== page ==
European Ryder Cup captain Padraig Harrington - who will now be introduced as such for a year longer than expected - says the stunning driving lengths and fizzing club-head speeds being unleashed now by Bryson Dechambeau will change the game of golf.

And the former World No. 2 predicted that within his lifetime we will see female players being competitive on the men's tour. 

26-year-old Dechambeau, who had pursued a more conservative approach in his early years on tour, began in late 2019 the process of bulking up so to establish a driving length advantage. 

Since the return after the Covid-19 disruption, he has unleashed what his coach has described as his "crank ball" - a bewilderingly quick swing action which has seen him shoot to the top of the driving distance charts. 

He has hit a rich vein of form, culminating in an eight PGA tour victory at the Rocket Mortgage Classic in Detroit last weekend. 

Speaking on RTÉ Radio 1's Saturday Sport, Harrington said that Dechambeau's approach marked a major shift in the game from his own early years, when players who spanked the ball in John Daly-esque fashion were discouraged on the basis that they couldn't control the ball. 

"Anytime there was somebody an outlier in terms of hitting it a long way - David Love in the 80s for instance - the crowd or the masses of players undermined that play," Harrington recalled.  

"Because any time a long hitter missed a fairway, they say you missed that fairway because you're a long-hitter, you're hitting it too hard.

"When Rory started playing well in 2011, long-hitting was a huge advantage to him. But then all of a sudden, the other long hitters - Bubba Watson, JB Holmes, DJ - they started using their length because they saw Rory do it. 

"And now, you have 30 guys in any event who are exceptionally long. So, generally one of those guys is going to win if he has a good week.

Rory McIlroy

"And now Bryson has come along. He's taken another leap, jumped out there and now he's super long.

"There are players who might be tempted to go after it, like he is. There's several players who are faster than him (swing-wise) on tour but they don't use it. They might be tempted to do it.

"There are several players who could try and do what he's doing. But that's a tough road to go down. Because you're never satisfied if you're going for more speed."

The three-time major champion said that Dechambeau's style would be hugely influential on the next generation. In time, hitting the ball in and around the 350 yard mark could become the norm.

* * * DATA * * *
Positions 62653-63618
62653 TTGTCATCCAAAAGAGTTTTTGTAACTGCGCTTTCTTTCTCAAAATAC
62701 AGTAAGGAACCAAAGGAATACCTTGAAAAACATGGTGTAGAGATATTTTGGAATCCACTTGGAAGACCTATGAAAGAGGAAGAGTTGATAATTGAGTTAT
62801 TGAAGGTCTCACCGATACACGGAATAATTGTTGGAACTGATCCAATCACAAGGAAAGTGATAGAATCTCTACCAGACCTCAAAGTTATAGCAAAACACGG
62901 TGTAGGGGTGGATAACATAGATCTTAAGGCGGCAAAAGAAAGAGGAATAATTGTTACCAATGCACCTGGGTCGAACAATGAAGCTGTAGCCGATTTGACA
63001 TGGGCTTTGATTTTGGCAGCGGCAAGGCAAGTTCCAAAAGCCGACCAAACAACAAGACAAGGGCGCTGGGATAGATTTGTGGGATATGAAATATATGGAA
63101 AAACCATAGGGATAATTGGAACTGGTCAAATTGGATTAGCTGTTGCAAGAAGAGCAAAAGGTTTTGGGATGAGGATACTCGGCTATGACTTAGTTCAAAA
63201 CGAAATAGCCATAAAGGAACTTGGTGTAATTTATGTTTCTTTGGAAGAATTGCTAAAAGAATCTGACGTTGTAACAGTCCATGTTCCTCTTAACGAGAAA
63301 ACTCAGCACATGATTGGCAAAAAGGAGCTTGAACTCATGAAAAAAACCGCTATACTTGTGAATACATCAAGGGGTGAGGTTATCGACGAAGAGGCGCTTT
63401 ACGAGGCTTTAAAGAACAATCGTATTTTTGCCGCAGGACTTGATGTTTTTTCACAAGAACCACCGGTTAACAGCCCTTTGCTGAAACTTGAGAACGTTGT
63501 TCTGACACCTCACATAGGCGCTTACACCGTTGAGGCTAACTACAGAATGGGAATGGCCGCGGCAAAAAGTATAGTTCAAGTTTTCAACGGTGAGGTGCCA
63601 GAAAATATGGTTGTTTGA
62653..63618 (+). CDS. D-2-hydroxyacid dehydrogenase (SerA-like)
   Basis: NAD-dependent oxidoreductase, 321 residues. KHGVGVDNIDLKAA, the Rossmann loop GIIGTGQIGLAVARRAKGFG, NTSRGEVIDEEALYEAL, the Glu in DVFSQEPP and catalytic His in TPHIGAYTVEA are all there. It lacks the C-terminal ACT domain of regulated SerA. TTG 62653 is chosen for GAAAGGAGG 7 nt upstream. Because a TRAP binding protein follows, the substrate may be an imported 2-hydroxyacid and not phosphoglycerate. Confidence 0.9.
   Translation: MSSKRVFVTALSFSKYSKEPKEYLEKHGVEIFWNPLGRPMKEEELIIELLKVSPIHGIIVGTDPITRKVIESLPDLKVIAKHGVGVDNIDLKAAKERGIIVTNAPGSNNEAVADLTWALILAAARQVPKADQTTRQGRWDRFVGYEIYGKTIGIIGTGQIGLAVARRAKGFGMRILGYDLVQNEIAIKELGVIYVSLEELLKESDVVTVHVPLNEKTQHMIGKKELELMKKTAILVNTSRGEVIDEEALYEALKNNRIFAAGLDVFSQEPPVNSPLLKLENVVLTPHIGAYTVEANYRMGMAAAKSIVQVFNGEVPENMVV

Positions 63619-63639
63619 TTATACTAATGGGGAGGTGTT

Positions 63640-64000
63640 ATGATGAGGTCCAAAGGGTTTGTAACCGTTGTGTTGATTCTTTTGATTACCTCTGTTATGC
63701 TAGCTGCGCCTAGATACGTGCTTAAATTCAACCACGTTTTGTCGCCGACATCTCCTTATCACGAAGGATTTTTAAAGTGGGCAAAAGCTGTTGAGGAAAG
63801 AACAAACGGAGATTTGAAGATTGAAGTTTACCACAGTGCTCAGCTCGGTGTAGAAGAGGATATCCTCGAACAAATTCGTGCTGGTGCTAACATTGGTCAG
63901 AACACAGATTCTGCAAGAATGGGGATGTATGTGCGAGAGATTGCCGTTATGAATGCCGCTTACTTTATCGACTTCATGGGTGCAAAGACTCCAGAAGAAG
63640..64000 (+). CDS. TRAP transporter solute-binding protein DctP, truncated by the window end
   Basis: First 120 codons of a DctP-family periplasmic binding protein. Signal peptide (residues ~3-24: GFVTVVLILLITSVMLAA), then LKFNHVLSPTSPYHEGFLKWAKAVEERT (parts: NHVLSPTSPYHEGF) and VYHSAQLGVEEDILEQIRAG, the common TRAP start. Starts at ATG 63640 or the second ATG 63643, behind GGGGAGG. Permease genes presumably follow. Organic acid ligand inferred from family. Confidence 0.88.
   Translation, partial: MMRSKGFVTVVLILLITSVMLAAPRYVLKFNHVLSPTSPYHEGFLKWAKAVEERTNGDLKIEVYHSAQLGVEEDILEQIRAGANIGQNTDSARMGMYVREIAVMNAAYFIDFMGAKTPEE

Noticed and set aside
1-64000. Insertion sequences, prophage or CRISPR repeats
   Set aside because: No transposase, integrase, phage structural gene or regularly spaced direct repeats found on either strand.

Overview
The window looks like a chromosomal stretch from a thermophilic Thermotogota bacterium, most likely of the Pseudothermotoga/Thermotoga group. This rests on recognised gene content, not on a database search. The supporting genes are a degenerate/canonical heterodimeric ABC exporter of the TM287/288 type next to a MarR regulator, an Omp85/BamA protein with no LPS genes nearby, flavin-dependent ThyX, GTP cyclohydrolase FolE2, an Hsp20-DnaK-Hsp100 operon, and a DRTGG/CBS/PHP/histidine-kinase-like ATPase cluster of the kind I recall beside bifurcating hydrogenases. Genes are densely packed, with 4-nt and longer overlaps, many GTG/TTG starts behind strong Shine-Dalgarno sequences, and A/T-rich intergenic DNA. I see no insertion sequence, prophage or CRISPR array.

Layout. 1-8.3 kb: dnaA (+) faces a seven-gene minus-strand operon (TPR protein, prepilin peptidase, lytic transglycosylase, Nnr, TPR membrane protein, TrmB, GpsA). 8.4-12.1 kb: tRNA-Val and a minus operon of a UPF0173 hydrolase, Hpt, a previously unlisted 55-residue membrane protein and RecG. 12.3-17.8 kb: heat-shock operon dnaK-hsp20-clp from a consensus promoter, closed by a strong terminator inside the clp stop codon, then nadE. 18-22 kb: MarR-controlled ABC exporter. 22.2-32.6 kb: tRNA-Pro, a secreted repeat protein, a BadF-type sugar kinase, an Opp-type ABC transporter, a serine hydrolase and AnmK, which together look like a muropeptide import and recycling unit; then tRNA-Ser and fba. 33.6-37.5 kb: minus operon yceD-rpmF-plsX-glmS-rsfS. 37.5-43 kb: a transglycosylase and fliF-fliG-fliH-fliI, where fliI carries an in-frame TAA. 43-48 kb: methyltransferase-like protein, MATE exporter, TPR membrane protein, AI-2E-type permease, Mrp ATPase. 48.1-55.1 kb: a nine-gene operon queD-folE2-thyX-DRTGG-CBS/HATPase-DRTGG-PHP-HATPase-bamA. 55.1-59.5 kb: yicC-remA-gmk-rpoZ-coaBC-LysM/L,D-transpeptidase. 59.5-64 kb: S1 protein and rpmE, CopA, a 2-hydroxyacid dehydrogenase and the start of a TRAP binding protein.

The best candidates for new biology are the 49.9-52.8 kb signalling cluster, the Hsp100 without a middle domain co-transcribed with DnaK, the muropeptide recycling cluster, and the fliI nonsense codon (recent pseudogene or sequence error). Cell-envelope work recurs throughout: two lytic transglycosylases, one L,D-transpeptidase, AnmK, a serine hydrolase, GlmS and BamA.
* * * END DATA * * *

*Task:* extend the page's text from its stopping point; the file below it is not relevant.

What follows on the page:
"What it will do - because of the coverage on TV - is a lot of teenager playing the game will come out there with his length with ease. 

"Byrson is flat out but Cameron Champ is actually faster than him and he's playing within himself. So, you will see more and more players on tour play like that because it's now acceptable.

"Whereas, there was a great player on tour 20 years ago, Hank Keuhne. He was so fast that they coached it out of him.

"Because, remember in golf, there is always going to be mistakes made. And people were looking to sort it out and saying, why is he missing that fairway? Well, because he's hitting it too hard. But it was a great advantage to him if he just believed in it. 

Cameron Champ

"As I would say to any teenager, there's nothing wrong with hitting it far. but you've got to learn to play from where you're hitting in it. 

"Whereas a lot of times, they would coach you backwards into the fairway, I would say no, just learn to do it from where you are and you'll progress up the levels."

What does this mean for the comparatively shorter hitters?

Harrington said the days of shorter hitters winning tournaments are not over, as golf is comprised of many elements other than power. 

However, it will become more difficult. With such a large critical mass of big hitters on tour, it will take just one or two of them to hit a burst of putting form each week to reduce the opportunities for the short-to-medium hitters.  

"They're becoming the outliers whereas when I was growing up, the long-hitter was the outlier and were easily undermined in terms of confidence. 

"Going forward, the short hitter will be undermined. A good putter does a lot in golf and there's a lot of things that go into it but it's hard on a majority of golf courses for a short-ish hitter - and remember that these kids are trying to proof themselves for the next 15 years - to compete with 30 or 40 guys who hit it like Rory McIlroy in terms of distance, another 15 who hit it like Dechambeau and then one or two who hit it even further. When there are numbers of them, it comes down to which of those guys puts well."

And Harrington finished on a prediction that we will see women players competing strongly on the men's tour inside the next 20 years. 

"And the big change won't be in men's golf, it'll be in ladies golf. They're really going to see a big jump in ladies golf because teenage girls are seeing the same stuff on TV. I know a few coaching-wise and they are hitting it. 

"And there will be some girls coming on who will have the physical speed and power to be competitive in men's golf, not just turn up and make a cut, but be competitive. That's in my lifetime, in 15 or 20 years. 

"I've seen plenty of junior girls at this stage who will hit it as far as me - they don't do it now but in another five or ten years time, you'll see girls who'll have 170mph ball speed, which is what I have, and they'll be competitive. 

"They will come into men's golf and will be able to compete - on a good week. They will be shorter than the rest of the field but they'll be the same as the average is now."